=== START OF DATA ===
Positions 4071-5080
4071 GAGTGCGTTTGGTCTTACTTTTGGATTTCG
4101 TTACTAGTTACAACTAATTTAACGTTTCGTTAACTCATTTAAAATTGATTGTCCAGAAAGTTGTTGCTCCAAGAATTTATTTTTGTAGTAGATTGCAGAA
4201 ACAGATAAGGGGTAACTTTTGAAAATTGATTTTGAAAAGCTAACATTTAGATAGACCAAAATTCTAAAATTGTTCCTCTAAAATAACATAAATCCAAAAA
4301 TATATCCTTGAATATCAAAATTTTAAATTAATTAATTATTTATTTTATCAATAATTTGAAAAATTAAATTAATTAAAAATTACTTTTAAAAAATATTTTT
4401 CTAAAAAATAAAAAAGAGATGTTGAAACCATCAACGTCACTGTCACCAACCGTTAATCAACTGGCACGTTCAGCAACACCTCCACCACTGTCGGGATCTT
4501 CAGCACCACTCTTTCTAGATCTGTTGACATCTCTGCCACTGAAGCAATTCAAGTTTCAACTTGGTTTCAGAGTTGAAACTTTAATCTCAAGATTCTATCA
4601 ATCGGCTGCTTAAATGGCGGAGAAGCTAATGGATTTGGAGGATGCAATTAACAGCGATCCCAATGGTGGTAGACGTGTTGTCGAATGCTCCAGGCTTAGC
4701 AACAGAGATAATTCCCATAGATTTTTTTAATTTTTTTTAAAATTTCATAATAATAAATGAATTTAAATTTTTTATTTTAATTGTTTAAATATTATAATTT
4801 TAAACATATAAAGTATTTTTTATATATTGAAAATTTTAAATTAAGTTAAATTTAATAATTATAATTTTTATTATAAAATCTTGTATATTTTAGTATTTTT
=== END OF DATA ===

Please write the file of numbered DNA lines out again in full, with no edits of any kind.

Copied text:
Positions 4071-5080
4071 GAGTGCGTTTGGTCTTACTTTTGGATTTCG
4101 TTACTAGTTACAACTAATTTAACGTTTCGTTAACTCATTTAAAATTGATTGTCCAGAAAGTTGTTGCTCCAAGAATTTATTTTTGTAGTAGATTGCAGAA
4201 ACAGATAAGGGGTAACTTTTGAAAATTGATTTTGAAAAGCTAACATTTAGATAGACCAAAATTCTAAAATTGTTCCTCTAAAATAACATAAATCCAAAAA
4301 TATATCCTTGAATATCAAAATTTTAAATTAATTAATTATTTATTTTATCAATAATTTGAAAAATTAAATTAATTAAAAATTACTTTTAAAAAATATTTTT
4401 CTAAAAAATAAAAAAGAGATGTTGAAACCATCAACGTCACTGTCACCAACCGTTAATCAACTGGCACGTTCAGCAACACCTCCACCACTGTCGGGATCTT
4501 CAGCACCACTCTTTCTAGATCTGTTGACATCTCTGCCACTGAAGCAATTCAAGTTTCAACTTGGTTTCAGAGTTGAAACTTTAATCTCAAGATTCTATCA
4601 ATCGGCTGCTTAAATGGCGGAGAAGCTAATGGATTTGGAGGATGCAATTAACAGCGATCCCAATGGTGGTAGACGTGTTGTCGAATGCTCCAGGCTTAGC
4701 AACAGAGATAATTCCCATAGATTTTTTTAATTTTTTTTAAAATTTCATAATAATAAATGAATTTAAATTTTTTATTTTAATTGTTTAAATATTATAATTT
4801 TAAACATATAAAGTATTTTTTATATATTGAAAATTTTAAATTAAGTTAAATTTAATAATTATAATTTTTATTATAAAATCTTGTATATTTTAGTATTTTT